There are many articles about what flow is and really basic intro stuff, so i wanted to instead focus on some usecases and why i really love what i’m seeing so far.  For anyone who has used SharePoint workflow in the past, the idea of assigning a task that a user had to open up, then have them navigate to the related list item or document to see what they are approving was never an outstanding user experiance.  When having users do this from a mobile device, it’s even worse because i need to pop a browser, login, and then hack around on a tiny little screen.

I had a use case where i needed to have users request permission for specific document libraries and couldn’t use the out of the box sharepoint capability because the site owners were not the approvers.  Instead every library had an approver and i needed a way to get those approvals and dynamicly apply the permissions.

One of the new activities you can perform with Flow is called Send Approval Email.  As you can see below, it’s easy to wire up fields from a sharepoint list item when that item is created and combine them with some narative to craft your subject, recipients, body, and your choices that a user will be shown.



Unlike a traditional task form that forces me to open a browser, this new approval experiance is designed from the ground up to mobile friendly with just an email with the buttons that you design in the user options field.  When a user clicks the button, the response is recorded, the user gets a confirmation page and the flow moves on.  What’s amazing is that when this seems like a really little thing, super simple mobile approval has a huge impact on the user experiance and the rate at which things get approved.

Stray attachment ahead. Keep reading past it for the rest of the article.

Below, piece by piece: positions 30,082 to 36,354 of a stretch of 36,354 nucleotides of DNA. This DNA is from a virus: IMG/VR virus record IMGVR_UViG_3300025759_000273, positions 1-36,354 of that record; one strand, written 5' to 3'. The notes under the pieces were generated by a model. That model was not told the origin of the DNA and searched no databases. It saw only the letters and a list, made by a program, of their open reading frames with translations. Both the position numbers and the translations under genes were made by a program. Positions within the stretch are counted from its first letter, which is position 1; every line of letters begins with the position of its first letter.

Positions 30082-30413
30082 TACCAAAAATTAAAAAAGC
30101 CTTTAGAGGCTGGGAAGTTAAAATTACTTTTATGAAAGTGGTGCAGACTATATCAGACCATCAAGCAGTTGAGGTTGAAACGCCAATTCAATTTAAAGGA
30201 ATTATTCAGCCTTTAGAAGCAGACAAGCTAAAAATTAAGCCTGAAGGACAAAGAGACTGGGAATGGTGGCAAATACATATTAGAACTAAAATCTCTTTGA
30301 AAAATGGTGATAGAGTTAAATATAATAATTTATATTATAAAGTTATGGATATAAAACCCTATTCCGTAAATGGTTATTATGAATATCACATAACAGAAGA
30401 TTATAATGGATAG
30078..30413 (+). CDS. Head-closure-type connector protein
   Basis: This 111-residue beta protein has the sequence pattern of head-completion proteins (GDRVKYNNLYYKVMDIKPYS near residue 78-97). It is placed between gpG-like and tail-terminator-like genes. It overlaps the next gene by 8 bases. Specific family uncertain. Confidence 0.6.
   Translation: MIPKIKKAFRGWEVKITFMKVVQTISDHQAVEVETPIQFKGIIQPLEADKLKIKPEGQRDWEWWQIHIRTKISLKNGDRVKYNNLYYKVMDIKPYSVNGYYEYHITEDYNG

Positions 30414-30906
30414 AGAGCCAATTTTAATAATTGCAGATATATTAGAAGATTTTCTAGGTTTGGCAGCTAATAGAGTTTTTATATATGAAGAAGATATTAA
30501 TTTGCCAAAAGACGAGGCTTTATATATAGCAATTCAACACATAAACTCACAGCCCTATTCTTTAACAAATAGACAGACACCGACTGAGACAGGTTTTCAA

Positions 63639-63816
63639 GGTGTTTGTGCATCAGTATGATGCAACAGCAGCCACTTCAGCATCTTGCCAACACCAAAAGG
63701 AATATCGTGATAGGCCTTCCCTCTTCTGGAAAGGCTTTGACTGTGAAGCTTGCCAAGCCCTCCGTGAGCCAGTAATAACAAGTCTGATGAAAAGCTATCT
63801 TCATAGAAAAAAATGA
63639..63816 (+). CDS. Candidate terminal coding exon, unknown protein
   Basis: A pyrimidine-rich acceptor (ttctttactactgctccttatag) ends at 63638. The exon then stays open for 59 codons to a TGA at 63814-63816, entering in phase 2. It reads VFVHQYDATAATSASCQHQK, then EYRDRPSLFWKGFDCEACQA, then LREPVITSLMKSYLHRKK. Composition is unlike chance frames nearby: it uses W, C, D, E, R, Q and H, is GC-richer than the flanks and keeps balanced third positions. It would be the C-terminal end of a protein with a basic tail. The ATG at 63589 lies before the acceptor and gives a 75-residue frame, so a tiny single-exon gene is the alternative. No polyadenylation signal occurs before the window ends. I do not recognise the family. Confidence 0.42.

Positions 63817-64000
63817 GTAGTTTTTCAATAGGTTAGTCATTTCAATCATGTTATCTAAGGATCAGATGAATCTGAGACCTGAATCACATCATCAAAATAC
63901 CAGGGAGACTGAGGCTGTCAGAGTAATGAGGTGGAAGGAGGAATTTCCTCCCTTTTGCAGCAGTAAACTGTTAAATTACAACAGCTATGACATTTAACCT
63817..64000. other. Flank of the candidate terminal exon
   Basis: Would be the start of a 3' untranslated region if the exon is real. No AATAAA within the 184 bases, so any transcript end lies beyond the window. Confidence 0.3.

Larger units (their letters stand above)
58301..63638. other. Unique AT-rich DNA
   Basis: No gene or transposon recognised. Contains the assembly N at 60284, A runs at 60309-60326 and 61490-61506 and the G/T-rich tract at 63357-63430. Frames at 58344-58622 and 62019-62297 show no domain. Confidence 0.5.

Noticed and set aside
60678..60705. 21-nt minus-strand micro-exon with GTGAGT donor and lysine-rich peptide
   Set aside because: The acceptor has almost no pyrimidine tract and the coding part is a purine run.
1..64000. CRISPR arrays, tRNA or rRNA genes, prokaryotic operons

In the next post i’ll dig a little deeper into the rest of the activities i’m using in this flow and the powershell i’m using to actually apply the permissions to sharepoint once the flow is approved.

Storing password information securely in PowerShell Scripts

When folks are getting started with PowerShell logging into Office 365, often one will user Get-Credential to force PowerShell to prompt for a username and password.  That credential is then passed into operations such as logging into Office 365 or using the SharePoint PNP PowerShell modules.

When it comes time to automate these operations, I’ve seen far too many folks just hardcode a username and password in the script.  From my perspective, not the best idea from a security standpoint.  This simple script will allow you to securely capture your password and store it securely in a file on your system.  I would strongly suggest using NTLM permissions to lock access to the password file to only the user account your script will be running as.


Hope you find this useful:


$baseFilePath = “e:\PowerShell\”
$filePath =  $baseFilePath + “password.txt”

(Get-Credential).Password | ConvertFrom-SecureString | Out-File $filePath


Get Password Function

Function Get-StoredCredential
param( [string]$UserName, [string]$BasePath)


$File = $baseFilePath + “password.txt”
$FileContent = Get-Content $File
return New-Object -TypeName System.Management.Automation.PSCredential ` -ArgumentList $UserName, ($FileContent | ConvertTo-SecureString)

Update site collection quotas in SharePoint Online with PowerShell

Many articles have been posted about how to do this onprem, but i was looking around last week and didn’t see anyone sharing the technique to do this in SharePoint Online.

Every site collection in  SharePoint Online can be configured with a quota, but how do you know which ones are running out of space.  This script will let you automatically resize any that are running out of space by finding all site collections that are using 75% of their quota and doubling the site of the current quota.  This may not be the right numbers for your environment but i hope this sample gets you on off and running quickly.


#you’ll need the msonline service module to connecto to spo
import-module MSOnline


#import common functions
. “C:\mypath\functions.ps1”
#### configuration information

$baseFilePath = “C:\mypath\”

$tenantName = “mytenant

$userName = “my upn goes here

# this uses a custom function in the functions.ps1 files